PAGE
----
MRO Mergers and Acquisitions: Time To Deal?

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As MROs get closer to their pre-pandemic levels of activity, the aftermarket could be ripe for a rising number of merger and acquisitions (M&A).

“We have no significant debt maturities until fiscal 2025 and plan to utilize our financial strength and flexibility to aggressively pursue high-quality acquisitions of various sizes to accelerate growth and maximize shareholder returns,” said HEICO Chairman and CEO Laurans Mendelson in his latest earnings call. Indeed, HEICO is well positioned financially, with debt barely 10% of equity and net debt little more than a quarter of earnings before interest, taxes, depreciation and amortization.

Other financially strong U.S. MROs are also eyeing possible acquisitions. Vice President and Treasurer Dylan Wolin says AAR is especially interested in acquisitions that enhance the differentiation and intellectual property content of AAR services for commercial and government aviation. “This includes proprietary repairs, part design, enhanced digital and technical service capabilities and value-added distribution,” says Wolin.

ATS has grown in recent years, both internally and through acquisitions. CEO Paul Dolan says he would like to add more capabilities, such as airframe, component and used parts, or parts manufacturer approval or supplemental type certificate development capacity.

But after the brutal pandemic shakeout and during an uneven recovery, it’s a jumbled landscape for both potential buyers and sellers. Raman Ram, aerospace and defense leader at Ernst & Young Americas, notes that providers of calendar-driven maintenance—such as landing gear—and narrowbody shops have been busy. MROs doing on-condition, time- or cycle-driven maintenance and widebody work have been less lucky. Ram sees the former calendar-driven and narrowbody MROs “in a good position to seek M&A opportunities.”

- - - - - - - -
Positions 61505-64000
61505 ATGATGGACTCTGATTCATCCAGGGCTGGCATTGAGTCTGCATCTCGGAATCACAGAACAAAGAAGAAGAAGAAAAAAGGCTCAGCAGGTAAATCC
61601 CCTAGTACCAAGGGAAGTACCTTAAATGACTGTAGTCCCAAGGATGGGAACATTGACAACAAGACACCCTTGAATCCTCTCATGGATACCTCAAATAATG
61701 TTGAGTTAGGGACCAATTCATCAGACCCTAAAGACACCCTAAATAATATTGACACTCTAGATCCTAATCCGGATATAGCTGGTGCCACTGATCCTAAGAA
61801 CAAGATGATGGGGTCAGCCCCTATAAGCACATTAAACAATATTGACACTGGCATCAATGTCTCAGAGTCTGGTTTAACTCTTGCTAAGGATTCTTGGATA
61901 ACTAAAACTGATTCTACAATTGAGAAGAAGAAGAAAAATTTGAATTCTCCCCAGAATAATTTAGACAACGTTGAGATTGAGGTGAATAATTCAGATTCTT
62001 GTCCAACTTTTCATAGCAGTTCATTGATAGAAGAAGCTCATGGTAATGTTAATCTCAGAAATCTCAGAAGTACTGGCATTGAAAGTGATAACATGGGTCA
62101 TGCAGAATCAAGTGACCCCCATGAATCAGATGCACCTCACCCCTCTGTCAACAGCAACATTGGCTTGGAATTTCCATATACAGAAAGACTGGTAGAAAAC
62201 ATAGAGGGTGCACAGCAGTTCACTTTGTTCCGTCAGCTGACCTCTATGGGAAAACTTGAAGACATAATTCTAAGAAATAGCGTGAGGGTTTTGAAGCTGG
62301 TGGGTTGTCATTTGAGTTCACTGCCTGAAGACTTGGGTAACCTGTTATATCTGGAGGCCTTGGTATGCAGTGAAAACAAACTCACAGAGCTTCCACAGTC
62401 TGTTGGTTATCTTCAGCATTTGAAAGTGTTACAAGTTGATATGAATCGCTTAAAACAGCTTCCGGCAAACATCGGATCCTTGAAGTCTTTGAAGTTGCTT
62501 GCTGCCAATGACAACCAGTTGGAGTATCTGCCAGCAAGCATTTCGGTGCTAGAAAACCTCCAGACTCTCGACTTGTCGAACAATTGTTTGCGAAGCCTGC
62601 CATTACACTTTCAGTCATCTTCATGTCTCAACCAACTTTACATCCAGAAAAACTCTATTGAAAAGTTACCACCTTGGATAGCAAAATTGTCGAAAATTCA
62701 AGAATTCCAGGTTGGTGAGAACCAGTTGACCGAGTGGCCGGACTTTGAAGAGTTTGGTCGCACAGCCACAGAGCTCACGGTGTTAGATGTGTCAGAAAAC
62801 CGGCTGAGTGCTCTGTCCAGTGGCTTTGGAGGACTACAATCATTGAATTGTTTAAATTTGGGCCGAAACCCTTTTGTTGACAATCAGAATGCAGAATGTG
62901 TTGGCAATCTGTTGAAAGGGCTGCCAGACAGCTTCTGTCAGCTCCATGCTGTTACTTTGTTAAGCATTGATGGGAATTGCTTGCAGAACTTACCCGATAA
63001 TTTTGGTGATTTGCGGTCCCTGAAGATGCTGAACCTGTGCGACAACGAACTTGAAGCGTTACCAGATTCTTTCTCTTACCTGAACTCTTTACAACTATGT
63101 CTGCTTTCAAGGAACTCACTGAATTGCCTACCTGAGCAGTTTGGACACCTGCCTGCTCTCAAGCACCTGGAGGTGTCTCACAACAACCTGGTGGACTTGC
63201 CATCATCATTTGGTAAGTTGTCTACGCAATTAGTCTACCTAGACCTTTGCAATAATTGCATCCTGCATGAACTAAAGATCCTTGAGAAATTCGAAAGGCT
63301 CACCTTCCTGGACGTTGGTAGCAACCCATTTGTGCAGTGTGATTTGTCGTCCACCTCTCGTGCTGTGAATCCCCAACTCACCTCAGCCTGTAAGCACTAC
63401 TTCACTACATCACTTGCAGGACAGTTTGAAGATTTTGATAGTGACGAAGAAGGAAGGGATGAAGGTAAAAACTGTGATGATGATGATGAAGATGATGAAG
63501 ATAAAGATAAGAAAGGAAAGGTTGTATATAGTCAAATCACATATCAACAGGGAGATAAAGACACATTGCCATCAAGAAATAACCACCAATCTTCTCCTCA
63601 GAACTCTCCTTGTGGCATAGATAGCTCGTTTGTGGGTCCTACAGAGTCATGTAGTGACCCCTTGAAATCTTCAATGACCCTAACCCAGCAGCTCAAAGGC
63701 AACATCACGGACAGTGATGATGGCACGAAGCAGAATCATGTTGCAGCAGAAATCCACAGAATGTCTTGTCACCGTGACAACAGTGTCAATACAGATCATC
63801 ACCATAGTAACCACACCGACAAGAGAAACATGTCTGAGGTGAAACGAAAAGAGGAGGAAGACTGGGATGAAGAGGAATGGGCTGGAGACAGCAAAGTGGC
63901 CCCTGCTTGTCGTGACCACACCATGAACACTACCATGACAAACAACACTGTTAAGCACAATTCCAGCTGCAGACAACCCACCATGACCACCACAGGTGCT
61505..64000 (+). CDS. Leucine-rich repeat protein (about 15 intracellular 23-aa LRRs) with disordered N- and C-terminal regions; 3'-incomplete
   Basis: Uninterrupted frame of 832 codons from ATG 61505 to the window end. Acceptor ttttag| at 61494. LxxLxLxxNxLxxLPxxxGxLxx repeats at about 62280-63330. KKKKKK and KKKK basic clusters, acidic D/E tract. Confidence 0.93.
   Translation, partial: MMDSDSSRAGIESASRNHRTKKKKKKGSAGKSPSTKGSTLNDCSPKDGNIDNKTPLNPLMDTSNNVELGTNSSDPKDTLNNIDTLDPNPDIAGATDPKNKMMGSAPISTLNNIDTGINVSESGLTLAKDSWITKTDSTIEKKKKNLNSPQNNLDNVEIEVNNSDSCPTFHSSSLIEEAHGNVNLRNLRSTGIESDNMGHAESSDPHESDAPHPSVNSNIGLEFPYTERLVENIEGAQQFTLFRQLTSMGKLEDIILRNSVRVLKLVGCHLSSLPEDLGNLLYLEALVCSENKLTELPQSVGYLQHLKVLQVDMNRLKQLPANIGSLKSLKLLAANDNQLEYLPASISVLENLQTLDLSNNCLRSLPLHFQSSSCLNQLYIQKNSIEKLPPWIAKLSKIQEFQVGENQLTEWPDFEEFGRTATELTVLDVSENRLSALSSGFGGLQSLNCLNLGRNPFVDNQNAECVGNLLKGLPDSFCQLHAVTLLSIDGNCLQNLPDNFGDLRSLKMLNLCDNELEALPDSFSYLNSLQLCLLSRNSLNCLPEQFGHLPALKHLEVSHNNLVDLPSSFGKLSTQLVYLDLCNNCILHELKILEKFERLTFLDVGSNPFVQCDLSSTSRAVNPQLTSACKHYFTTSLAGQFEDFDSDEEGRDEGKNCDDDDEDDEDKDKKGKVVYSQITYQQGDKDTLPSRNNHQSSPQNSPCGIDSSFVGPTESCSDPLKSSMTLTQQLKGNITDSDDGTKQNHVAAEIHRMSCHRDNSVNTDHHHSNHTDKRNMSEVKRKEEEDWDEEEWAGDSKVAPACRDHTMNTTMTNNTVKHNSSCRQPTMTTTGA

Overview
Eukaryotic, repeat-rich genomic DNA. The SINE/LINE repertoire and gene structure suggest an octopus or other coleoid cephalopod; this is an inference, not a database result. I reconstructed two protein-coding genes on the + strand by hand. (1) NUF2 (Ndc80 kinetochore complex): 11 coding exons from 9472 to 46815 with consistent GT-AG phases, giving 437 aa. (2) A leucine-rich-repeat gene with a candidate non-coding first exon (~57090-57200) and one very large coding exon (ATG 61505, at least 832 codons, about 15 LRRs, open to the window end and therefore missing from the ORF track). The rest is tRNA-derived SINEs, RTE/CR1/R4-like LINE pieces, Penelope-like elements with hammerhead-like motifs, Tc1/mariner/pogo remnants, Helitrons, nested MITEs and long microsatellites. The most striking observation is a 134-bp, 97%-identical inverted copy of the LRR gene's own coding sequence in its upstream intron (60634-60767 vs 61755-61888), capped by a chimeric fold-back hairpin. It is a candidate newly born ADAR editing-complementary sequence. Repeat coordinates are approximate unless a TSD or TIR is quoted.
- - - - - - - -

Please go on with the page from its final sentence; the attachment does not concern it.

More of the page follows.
Further, private equity companies have raised funds and have been sitting on a lot of cash as M&A deals declined considerably during COVID-19. “On balance, we will likely see more financial transactions,” Ram predicts.

Several mid-market aerospace-focused private equity companies have already begun investments in commercial aftermarket services. “They will continue to augment their portfolio with additional assets to gain scale or scope by expanding within and across ATA chapters, besides distribution and logistics services,” says Ram. The best candidates for near-term acquisitions will likely be companies that support narrowbody components.

Alton Aviation Consultancy Managing Director Jonathan Berger also sees financial and private equity acquisitions as more likely in the near term than strategic acquisitions. Coming out of COVID-19, many MROs are more focused on cash conservation and battling supply chain and labor shortage challenges. “PE firms will continue to be very active,” Berger predicts. “The really interesting transactions are Lufthansa Technik and Air France Industries seeking external investment for the first time. Could this start a wave of airline-affiliated MRO providers seeking minority investors?”

Berger thinks investors believe that most MROs are close to pre-pandemic levels, and he expects to see increased M&A transaction activity in 2022 and 2023. He also expects some acquisitions to cross borders. “Buyers and sellers are global,” he says.

Berger believes much M&A attention will be given to anything related to air cargo, whether it be cargo operators, cargo maintenance specialists, cargo part traders, cargo conversion shops or makers of cargo loading systems. “All are in the process of increasing their growth forecasts, and therefore have the attention of the investment community,” he says.

Alton Aviation is also seeing consolidation of part distributors and traders. Berger believes this sector is still very fragmented with too many players. “With increased demand for used serviceable materials, part distributors are ripe for consolidation,” he says.

Berger notes that aerospace deal counts in 2020 and 2021 were barely a third of 2019 levels. Average deal prices dipped in 2020, to 10.5 times annual earnings, versus 11.0 in 2019. But prices recovered to 11.0 in 2021.

The pandemic and grounding of the Boeing 737 MAX hit deal counts hard for two years, but there should now be plenty of appetite for further consolidation.